It is almost impossible to open an issue of Pediatrics and not find a study or policy in support of breastfeeding, many providing a look at a short- or long-term benefit of this nutritional practice for infants at least for the first year of life. This month we add to the support for breastfeeding with a somewhat unusual but important finding—the role of breastfeeding in reducing the risk of Kawasaki Disease (KD).
Yorifuji et al. (peds.2015-3919) used a longitudinal population-based cohort in Japan that began in 2010 and that had data on 37, 630 children and their feeding method at 6-7 months of age as well as data on hospital admission from 6 to 30 months of age. There were 232 hospitalizations for Kawasaki Disease and those infants who were breastfed exclusively or partially were found to be less likely to be hospitalized for KD.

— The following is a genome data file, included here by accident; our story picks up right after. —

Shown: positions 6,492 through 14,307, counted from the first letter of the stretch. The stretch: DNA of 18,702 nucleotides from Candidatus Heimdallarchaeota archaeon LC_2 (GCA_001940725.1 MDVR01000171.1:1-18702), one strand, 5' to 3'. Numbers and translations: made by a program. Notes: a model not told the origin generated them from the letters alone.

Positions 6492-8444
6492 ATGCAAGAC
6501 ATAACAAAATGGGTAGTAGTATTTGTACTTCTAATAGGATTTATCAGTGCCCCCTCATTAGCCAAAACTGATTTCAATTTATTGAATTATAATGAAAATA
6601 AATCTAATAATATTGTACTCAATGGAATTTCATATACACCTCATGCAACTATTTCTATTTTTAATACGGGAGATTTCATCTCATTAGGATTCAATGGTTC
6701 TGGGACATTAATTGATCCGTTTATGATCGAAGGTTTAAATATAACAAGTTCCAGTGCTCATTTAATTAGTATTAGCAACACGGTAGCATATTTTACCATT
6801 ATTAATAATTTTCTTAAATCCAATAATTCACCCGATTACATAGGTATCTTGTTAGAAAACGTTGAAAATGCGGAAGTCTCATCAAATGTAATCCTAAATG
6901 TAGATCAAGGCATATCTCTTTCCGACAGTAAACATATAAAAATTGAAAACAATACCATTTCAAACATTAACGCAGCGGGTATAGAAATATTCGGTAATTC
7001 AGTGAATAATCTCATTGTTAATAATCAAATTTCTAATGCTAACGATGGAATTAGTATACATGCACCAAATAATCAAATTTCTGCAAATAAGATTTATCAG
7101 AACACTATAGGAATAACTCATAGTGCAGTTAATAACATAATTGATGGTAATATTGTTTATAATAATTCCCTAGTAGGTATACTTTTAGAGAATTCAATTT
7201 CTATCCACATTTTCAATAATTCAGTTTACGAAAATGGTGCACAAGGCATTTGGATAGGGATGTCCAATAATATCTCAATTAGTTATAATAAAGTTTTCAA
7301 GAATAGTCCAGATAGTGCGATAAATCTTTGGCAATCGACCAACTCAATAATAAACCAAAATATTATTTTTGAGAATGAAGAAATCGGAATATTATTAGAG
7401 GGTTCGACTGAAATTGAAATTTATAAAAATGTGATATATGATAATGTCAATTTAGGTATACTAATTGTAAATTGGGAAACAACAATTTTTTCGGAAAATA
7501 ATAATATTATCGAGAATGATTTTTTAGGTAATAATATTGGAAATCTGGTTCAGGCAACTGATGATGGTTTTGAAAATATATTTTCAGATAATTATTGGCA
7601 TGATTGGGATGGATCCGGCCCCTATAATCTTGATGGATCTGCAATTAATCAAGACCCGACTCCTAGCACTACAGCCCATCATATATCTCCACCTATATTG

Just why and how breastfeeding might be decreasing the risk of developing KD makes for an interesting discussion section of this article relative to the maturation of the immune system that may be occurring through this feeding method. The next time you have a patient with KD, you might want to ask about whether or not they were breastfed. If you’re looking for yet another reason why breastfeeding is best, read this paper and add it to the overwhelming evidence that exists in our quest to promote breastfeeding to the mothers of all our newborns.